The following stories from the February 17, 2006, edition of AOPA ePilot were provided to AOPA members who expressed an interest in the particular subject areas. Any AOPA member can receive information tailored to their areas of interest by updating their preferences online.
My ePilot - Personal/Recreational Interest EXPAND YOUR FLYING ENVELOPE
Can't get enough of flying? Branch out into some areas of aviation that you haven't explored: aerobatics, soaring, taildraggers, helicopters, or floatplanes. Each of these can give you the sense of joy that comes with being in the air but provides a different perspective of aviation. For example, with soaring you can experience the peaceful sound of air flowing over the wings of the glider-something pilots of powered aircraft don't experience. (Plus, landing without an engine will become second nature.) You'll also be able to go places that might otherwise have been off limits. Learn about these different types of flying in "Expand Your Horizons"
on AOPA Online. My ePilot - Instrument Interest EXPERIENCE KEY TO SAFE IFR FLYING
Simulated instrument flying is good practice, but actually spending time in the soup with a CFII will go a long way toward keeping you safe during IFR journeys. "Even a few minutes in nice, wet, bumpy cumulous will teach more than a thousand crosschecks under simulated conditions," wrote Brett Justus in the December 2003 AOPA Flight Training
article "Not Seeing is Believing."
Justus recounts how he learned a lesson about spatial disorientation in IFR conditions. Check out the AOPA Air Safety Foundation's Safety Advisor, Spatial Disorientation,
and online courses
to learn more about instrument flying. My ePilot - Other Interest AOPA MEMBER TRADES BIRTHDAY CANDLES FOR PARACHUTE JUMPS
On January 7, Frank Graves, AOPA 1060179, made 53 skydives to celebrate his fifty-third birthday. Since he was 20, Graves has wanted to make the same number of jumps as his age on his birthday. "I should have done it then," he joked. He completed the jumps in 5.5 hours thanks to an efficient team that helped him in and out of his parachutes, repacked the chutes, and got him in the air again. He used a total of eight parachutes during the day. Graves has been skydiving since 1972 and flying since 1976. Graves decided to turn the day into a jumpathon to raise money for cancer research and donated $3,500 to Jump for the Cause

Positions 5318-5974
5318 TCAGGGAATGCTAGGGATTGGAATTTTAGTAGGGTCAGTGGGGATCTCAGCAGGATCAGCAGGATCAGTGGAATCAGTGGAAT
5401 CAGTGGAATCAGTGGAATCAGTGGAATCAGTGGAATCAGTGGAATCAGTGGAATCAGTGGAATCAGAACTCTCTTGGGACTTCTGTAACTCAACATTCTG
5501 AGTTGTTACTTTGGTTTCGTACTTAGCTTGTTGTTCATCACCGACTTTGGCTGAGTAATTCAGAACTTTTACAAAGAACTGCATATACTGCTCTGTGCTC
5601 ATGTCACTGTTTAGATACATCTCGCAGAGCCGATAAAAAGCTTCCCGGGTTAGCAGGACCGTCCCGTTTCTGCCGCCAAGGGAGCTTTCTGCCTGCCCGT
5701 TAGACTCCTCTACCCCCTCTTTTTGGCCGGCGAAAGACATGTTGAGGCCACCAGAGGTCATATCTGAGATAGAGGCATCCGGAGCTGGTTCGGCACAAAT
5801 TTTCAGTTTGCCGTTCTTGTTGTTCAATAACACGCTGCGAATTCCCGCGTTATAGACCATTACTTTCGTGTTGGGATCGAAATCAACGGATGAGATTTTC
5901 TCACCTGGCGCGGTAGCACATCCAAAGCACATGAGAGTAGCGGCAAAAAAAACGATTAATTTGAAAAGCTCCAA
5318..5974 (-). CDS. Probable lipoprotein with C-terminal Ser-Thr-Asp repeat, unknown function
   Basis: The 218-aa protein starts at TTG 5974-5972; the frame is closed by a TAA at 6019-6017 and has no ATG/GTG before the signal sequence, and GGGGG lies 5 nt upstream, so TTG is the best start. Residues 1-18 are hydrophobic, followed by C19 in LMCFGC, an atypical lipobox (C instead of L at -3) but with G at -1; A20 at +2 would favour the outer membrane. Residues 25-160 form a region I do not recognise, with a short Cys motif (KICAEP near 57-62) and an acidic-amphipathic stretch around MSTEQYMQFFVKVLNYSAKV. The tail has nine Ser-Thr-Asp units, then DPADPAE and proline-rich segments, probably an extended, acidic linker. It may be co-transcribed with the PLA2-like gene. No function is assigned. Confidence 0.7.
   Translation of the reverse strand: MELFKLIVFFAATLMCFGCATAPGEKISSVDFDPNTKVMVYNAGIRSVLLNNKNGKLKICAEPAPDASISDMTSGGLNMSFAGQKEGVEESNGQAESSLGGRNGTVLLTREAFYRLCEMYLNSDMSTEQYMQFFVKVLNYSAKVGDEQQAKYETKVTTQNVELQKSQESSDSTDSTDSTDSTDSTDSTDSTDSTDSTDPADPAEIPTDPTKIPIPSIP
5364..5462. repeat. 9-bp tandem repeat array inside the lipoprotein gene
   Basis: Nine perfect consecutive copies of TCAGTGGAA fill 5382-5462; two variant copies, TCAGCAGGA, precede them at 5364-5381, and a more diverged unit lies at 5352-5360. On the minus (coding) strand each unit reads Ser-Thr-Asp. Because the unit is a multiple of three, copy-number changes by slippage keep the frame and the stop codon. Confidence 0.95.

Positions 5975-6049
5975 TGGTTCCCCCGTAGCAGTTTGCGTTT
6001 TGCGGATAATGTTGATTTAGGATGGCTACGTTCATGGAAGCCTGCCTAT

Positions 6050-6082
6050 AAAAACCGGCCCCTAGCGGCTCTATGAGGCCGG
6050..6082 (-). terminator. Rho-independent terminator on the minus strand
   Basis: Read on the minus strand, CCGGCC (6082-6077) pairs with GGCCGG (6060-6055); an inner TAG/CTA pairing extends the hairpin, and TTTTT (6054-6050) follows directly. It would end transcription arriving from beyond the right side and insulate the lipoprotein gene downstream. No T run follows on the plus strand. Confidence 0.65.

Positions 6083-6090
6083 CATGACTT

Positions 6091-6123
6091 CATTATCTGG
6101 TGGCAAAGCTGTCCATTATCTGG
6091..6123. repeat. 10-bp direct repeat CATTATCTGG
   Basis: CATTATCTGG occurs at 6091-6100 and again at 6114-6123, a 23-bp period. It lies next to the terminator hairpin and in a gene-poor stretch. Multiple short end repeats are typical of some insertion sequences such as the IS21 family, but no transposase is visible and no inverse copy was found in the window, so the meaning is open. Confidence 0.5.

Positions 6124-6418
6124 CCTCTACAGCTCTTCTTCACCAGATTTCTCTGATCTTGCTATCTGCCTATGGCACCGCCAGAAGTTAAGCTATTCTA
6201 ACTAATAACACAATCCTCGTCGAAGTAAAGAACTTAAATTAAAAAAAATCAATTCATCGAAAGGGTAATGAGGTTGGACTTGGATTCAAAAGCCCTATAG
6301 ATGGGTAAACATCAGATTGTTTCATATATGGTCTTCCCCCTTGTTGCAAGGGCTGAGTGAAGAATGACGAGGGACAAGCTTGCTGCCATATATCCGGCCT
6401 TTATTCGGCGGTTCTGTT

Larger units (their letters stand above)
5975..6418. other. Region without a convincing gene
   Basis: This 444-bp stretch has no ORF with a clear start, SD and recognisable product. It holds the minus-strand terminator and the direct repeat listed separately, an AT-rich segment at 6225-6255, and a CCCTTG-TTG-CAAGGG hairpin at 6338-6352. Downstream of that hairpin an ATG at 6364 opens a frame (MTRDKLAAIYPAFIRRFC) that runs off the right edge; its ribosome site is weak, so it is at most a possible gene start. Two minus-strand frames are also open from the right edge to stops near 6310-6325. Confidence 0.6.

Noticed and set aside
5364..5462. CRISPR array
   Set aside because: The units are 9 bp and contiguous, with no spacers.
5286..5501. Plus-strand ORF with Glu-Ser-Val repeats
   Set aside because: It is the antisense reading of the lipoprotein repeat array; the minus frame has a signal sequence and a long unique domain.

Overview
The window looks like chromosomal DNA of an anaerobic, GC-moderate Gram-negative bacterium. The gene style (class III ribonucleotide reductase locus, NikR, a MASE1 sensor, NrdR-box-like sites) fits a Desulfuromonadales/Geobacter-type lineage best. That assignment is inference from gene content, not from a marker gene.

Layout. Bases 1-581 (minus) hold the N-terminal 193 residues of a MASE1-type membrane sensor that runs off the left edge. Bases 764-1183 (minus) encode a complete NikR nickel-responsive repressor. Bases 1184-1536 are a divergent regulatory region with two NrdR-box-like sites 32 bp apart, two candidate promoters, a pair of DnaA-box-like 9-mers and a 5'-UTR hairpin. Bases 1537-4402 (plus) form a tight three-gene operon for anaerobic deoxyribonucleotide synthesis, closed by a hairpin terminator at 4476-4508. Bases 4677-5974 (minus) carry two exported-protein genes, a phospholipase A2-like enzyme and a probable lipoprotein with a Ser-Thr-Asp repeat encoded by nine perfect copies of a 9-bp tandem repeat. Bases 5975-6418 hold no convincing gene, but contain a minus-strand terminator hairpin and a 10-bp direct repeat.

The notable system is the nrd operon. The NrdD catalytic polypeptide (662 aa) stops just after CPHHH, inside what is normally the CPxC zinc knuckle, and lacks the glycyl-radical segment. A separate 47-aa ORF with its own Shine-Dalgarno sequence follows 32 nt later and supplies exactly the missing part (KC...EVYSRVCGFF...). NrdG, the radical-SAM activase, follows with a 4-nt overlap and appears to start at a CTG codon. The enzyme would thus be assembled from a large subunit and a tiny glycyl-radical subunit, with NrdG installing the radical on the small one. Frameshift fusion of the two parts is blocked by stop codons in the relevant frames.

, a nonprofit organization that helps raise money for breast cancer research. Does he plan to do this again? "I don't think I'll be doing this on my eightieth birthday," Graves said, "but I might on my sixtieth." My ePilot - Student Interest, Training Tips DO YOU REVIEW?
You've heard it said that learning to fly starts with a foundation of knowledge on which new blocks of learning are built. First learn basic flying skills, then apply them in various combinations. Flying the traffic pattern at the right speed, altitude, and configurations, for instance, combines numerous aircraft-control skills. And by maintaining the aircraft at the correct distance from the runway while flying the traffic pattern in the wind, you are applying skills learned during past practice of ground-reference maneuvers.
Suppose that last traffic pattern did not go so well-what went wrong? Chances are you were only off on one element. Was the wind stronger than you thought, so you drifted too close to the runway during the downwind leg, causing you to overshoot the turn from base to final? What's needed here isn't just more practice in the traffic pattern. Go back and work briefly on ground-reference maneuvers such as the rectangular course. Download Chapter 6